More Slide Tackling Tips
December 31, 2003 09:00 PM
Marcelo Balboa, a long-time veteran of the United States National Team currently with the Colorado Rapids of MLS, offers his advice on slide-tackling.
6. Protect Yourself
The first law of slide-tackling concerns safety, and it begins with shinguards. Full guards may not be as comfortable as smaller models, but defenders don't really have a choice.
Nor do they have a choice once the decision to tackle has been made. Don't take it easy! You must go all out.
"I've done that before," says Balboa. "I went into a tackle very easy and did my MCL, strained it."
Mechanics are important. Balboa recommends that tacklers keep their leg unlocked with a slight bend. Then when you get to the ball, extend your leg through it.
"Make sure you get the ball right on your shoelaces," he says. "And swing your leg through it."
7. Give 'Em The Hook
The proper slide should make baseball managers proud -- it's a hook, on your side, with the extension of your leg through the ball.
"It's like a baseball slide," says Balboa, who spent some time on the basepaths during his youth. "The only difference is you don't slide straight through. In soccer, you're running at an angle and sliding, hoping to land on your side. Then you try to swing your leg across and hook the ball."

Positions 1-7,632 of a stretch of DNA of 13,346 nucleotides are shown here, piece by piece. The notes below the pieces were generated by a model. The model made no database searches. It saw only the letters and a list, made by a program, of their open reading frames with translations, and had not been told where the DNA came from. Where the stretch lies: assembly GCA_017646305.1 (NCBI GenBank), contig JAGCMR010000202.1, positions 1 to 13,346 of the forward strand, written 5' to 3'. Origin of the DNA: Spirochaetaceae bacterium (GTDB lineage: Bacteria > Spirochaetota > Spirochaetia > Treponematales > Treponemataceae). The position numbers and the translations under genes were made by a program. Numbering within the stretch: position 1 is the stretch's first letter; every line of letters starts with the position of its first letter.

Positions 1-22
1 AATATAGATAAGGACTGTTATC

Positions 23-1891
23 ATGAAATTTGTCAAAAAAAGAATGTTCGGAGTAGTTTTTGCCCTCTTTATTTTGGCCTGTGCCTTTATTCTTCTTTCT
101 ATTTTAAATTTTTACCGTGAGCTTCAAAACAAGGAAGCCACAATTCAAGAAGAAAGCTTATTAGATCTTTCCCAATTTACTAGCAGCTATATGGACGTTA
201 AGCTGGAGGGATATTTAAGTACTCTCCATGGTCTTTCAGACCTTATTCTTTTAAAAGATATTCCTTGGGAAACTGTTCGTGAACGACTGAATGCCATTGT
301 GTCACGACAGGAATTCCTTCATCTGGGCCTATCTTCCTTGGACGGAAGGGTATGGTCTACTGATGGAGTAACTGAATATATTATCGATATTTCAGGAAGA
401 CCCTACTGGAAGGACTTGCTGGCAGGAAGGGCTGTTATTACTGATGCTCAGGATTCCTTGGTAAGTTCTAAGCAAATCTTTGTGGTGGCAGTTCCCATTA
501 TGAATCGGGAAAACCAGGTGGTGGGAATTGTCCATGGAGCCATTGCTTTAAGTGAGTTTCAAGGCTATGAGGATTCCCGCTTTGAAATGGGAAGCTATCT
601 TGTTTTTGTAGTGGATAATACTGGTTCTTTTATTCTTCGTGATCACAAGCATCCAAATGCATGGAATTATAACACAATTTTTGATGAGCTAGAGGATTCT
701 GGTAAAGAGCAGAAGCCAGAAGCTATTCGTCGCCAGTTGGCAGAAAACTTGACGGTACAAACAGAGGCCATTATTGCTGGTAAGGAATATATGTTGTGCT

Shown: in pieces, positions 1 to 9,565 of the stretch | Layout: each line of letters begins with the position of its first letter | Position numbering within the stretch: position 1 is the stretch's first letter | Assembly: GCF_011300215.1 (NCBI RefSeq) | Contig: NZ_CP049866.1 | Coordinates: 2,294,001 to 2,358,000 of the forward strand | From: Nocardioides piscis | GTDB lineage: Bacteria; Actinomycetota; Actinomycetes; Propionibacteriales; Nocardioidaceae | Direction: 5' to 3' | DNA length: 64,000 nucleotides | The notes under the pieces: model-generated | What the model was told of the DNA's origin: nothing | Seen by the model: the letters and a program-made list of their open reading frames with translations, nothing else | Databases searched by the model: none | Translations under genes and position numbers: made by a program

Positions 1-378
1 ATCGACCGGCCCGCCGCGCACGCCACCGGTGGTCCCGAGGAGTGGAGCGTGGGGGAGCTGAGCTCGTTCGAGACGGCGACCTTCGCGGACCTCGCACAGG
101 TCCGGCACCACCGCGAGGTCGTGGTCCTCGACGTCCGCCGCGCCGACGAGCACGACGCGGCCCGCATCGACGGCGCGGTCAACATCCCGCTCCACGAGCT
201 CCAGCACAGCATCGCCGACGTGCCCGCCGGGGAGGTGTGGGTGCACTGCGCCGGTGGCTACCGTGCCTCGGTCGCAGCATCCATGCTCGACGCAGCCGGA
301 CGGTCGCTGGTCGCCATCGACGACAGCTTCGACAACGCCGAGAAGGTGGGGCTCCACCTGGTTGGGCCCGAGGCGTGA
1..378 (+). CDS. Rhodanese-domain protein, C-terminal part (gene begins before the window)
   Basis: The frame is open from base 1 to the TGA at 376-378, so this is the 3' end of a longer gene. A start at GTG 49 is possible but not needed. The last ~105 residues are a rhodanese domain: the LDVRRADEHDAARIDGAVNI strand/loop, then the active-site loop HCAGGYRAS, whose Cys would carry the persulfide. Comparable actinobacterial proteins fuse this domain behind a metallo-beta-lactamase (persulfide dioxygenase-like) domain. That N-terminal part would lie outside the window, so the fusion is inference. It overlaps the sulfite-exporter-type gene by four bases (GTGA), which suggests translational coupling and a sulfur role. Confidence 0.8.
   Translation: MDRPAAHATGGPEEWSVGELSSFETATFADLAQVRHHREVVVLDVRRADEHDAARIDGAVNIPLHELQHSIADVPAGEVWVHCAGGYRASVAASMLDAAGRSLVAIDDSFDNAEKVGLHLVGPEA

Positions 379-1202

It requires precision and resolution.
"Don't just put your foot out there, hoping the ball will hit you as your opponent trips over you," Balboa says. "Make sure you swing through it. Try to clear it, or try to kick it away from him."
8. Get The Ball
This is most important. If you don't get the ball, you're goalkeeper will likely be picking the ball out of the back of the net in a matter of moments.
"Make sure you get the ball," Balboa implores. "You can get the ball first and then go through the player."
Or don't. Tackling doesn't require a defender to strip the ball from his opponent. Sometimes just getting in the way is enough.
"If a guy is running down the wing, he's running full speed, and you know at that speed he can't cut it back. You know he is going to cross it," Balboa explains. "Sometimes if you stick out your leg, you're not going to block it. If you slide and lift your leg, you can block the pass."
9. Control Your Emotions
Professional fouls are part of the game, mere moves in a chess match. And although players can become frustrated and tempers can flare, one should never take it out on an opponent.
"It's important that you control your emotions," Balboa says. "Never go out to hurt somebody because you're looking to be thrown out of the game, and that's stupid. Make sure you keep your foot down when sliding -- you don't ever want to lift your foot. Tackling around the knee or tackling high... to me, that's just stupid. Soccer is a fun game. There's no need to get violent."